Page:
Employment news – November 2022 round-up
21 November 2022
Private Members’ Bill: Redundancy Protection
The Government has confirmed that it is backing a new Private Members’ Bill, which passed its second reading in Parliament on 21 October 2022. The Protection from Redundancy (Pregnancy and Family Leave Bill) will give the Secretary of State power to make regulations extending the protection against redundancy that already applies during periods of maternity and other family leave.
Currently, employers must offer a woman on maternity leave a suitable alternative vacancy, if one is available, with the employer or an associated employer. The new Bill will allow this protection to be extended to the period from when the employee notifies the employer of her pregnancy, to 18 months after the birth, meaning that it will extend at least six months after the return to work from maternity leave.
Details of the new provisions will be set out in regulations, and similar protections will also apply to those taking adoption leave and shared parental leave. There is no confirmed date for these new protections to come into force.
This Bill is now the fourth Private Members’ Bill concerning employment rights to receive Government backing. These Bills are serving to plug many of the legislative gaps that were anticipated to be included as part of a wider ranging Employment Bill, which was missing from the Queen’s speech earlier this year.
National Minimum Wage – rates from April 2023
The new rates for the National Living Wage and the National Minimum Wage have been announced by the Government, to take affect from 1 April 2023.
|Current rate||Rate from 1 April 2023|
|National Living Wage (23+)||£9.50||£10.42|
These new rates follow the recommendations made to the Government by the Low Pay Commission, which were accepted in full. An increase of 9.7% to the National Living Wage means that it is on track to meet the Government’s target of two-thirds of median earnings by 2024.
Ban on exclusivity clauses
The Exclusivity Terms for Zero Hours Workers (Unenforceability and Redress) regulations 2022 will come into force on 5 December 2022.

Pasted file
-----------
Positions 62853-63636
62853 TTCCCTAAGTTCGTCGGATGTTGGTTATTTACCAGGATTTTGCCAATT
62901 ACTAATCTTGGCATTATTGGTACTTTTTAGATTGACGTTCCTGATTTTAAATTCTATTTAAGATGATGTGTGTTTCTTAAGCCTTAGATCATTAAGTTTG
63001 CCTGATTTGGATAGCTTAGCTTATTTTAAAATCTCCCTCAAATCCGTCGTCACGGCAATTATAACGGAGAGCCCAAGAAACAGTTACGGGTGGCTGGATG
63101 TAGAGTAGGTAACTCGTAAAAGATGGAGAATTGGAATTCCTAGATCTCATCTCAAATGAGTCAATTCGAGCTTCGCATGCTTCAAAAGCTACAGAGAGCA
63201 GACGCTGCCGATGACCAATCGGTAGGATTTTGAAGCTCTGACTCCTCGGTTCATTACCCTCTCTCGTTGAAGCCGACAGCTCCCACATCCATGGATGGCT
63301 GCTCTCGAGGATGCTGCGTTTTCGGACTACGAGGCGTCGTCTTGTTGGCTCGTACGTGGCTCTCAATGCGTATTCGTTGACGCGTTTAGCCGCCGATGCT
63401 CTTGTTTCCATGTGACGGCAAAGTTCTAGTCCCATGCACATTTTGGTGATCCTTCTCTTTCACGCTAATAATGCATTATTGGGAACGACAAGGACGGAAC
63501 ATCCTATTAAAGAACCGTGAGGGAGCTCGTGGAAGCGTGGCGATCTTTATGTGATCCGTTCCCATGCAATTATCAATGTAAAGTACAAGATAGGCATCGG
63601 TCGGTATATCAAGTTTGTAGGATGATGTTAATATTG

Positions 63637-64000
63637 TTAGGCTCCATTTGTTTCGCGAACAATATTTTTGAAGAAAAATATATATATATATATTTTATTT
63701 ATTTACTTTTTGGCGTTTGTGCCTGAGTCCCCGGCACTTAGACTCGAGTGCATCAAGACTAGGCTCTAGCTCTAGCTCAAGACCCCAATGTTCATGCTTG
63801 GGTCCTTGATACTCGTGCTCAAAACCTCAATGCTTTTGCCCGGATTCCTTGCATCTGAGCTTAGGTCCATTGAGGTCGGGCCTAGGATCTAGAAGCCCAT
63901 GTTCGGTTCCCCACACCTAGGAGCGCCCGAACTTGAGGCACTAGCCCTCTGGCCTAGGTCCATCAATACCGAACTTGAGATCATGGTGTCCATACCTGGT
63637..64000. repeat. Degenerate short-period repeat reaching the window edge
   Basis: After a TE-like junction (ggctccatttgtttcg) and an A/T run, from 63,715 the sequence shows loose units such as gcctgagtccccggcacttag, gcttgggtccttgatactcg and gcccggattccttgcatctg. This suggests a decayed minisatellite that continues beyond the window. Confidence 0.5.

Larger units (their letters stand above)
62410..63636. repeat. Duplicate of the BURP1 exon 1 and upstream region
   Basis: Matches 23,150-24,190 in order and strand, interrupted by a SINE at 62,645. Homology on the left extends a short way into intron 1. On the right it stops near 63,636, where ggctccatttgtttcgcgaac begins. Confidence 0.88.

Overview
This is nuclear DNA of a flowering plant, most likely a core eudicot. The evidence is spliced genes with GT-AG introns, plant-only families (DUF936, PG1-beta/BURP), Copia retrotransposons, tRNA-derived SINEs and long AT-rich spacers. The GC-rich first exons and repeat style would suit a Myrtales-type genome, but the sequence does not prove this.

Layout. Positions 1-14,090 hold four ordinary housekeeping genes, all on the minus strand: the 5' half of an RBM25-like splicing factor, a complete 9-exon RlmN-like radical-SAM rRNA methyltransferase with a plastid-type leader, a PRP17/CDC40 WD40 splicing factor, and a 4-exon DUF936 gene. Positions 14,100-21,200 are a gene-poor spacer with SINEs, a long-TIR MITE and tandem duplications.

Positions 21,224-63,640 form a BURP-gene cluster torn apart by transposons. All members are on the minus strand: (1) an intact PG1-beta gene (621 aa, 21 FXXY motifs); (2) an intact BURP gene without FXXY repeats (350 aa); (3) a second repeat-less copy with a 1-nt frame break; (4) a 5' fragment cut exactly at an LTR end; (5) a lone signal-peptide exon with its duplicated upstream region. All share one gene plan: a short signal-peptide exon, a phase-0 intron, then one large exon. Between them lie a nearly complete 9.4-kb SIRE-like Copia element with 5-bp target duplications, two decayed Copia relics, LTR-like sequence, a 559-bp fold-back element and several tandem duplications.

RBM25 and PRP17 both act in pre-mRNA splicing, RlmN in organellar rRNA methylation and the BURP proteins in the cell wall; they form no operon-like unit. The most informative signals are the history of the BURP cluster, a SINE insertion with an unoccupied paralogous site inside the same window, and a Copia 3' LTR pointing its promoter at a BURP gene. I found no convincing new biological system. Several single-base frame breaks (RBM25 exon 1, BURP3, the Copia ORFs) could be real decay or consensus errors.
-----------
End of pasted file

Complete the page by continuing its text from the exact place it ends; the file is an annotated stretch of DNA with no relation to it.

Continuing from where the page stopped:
These new regulations extend the current restrictions on the use of exclusivity terms in zero hours contracts, to low income workers (those earning at or below the lower earnings limit, currently £123 per week). Exclusivity terms are defined as any contractual term which prohibits a worker from doing work or performing services under another contract or arrangement, or which prohibits a worker from doing so without their employer’s consent.
Employees will be protected from unfair dismissal if they breach an exclusivity clause in their contract, and workers will be protected against any detriment.
Draft guidance on workers’ health
The Information Commissioner’s Office (ICO) has published new draft guidance on information about workers’ health. This follows previous draft guidance on monitoring at work, which was published earlier in October (see last month’s news roundup).
Health information is some of the most sensitive personal information that employers will process about their workers. This new draft guidance includes information about the lawful basis for processing health data, data minimisation, transparency and retention. It provides detailed guidance on carrying out impact assessments (DPIAs), data sharing, security and automated decision making, and covers topics such as sickness records, occupational health, medical examination, genetic testing and health monitoring.
The draft guidance is open for consultation until 26 January 2023.
The content of this article is for general information only. It is not, and should not be taken as, legal advice. If you require any further information in relation to this article please contact the author in the first instance. Law covered as at November 2022.